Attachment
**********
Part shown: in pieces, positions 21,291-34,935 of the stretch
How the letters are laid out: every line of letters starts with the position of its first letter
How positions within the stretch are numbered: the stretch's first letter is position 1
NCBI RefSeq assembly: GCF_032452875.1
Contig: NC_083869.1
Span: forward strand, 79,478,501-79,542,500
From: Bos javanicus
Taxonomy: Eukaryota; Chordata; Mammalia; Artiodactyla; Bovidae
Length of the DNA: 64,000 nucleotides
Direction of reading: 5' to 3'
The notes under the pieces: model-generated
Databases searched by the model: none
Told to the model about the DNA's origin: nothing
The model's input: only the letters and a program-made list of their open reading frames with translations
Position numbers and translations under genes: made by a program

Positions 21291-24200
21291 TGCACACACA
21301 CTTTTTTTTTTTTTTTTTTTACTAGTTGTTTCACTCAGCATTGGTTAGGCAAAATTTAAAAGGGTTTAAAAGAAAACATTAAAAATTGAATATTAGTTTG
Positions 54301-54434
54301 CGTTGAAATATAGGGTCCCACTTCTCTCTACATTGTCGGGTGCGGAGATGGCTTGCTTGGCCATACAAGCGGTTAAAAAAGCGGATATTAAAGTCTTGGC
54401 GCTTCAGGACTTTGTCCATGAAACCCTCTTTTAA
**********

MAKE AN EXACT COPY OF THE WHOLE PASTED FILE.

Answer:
Part shown: in pieces, positions 21,291-34,935 of the stretch
How the letters are laid out: every line of letters starts with the position of its first letter
How positions within the stretch are numbered: the stretch's first letter is position 1
NCBI RefSeq assembly: GCF_032452875.1
Contig: NC_083869.1
Span: forward strand, 79,478,501-79,542,500
From: Bos javanicus
Taxonomy: Eukaryota; Chordata; Mammalia; Artiodactyla; Bovidae
Length of the DNA: 64,000 nucleotides
Direction of reading: 5' to 3'
The notes under the pieces: model-generated
Databases searched by the model: none
Told to the model about the DNA's origin: nothing
The model's input: only the letters and a program-made list of their open reading frames with translations
Position numbers and translations under genes: made by a program

Positions 21291-24200
21291 TGCACACACA
21301 CTTTTTTTTTTTTTTTTTTTACTAGTTGTTTCACTCAGCATTGGTTAGGCAAAATTTAAAAGGGTTTAAAAGAAAACATTAAAAATTGAATATTAGTTTG
Positions 54301-54434
54301 CGTTGAAATATAGGGTCCCACTTCTCTCTACATTGTCGGGTGCGGAGATGGCTTGCTTGGCCATACAAGCGGTTAAAAAAGCGGATATTAAAGTCTTGGC
54401 GCTTCAGGACTTTGTCCATGAAACCCTCTTTTAA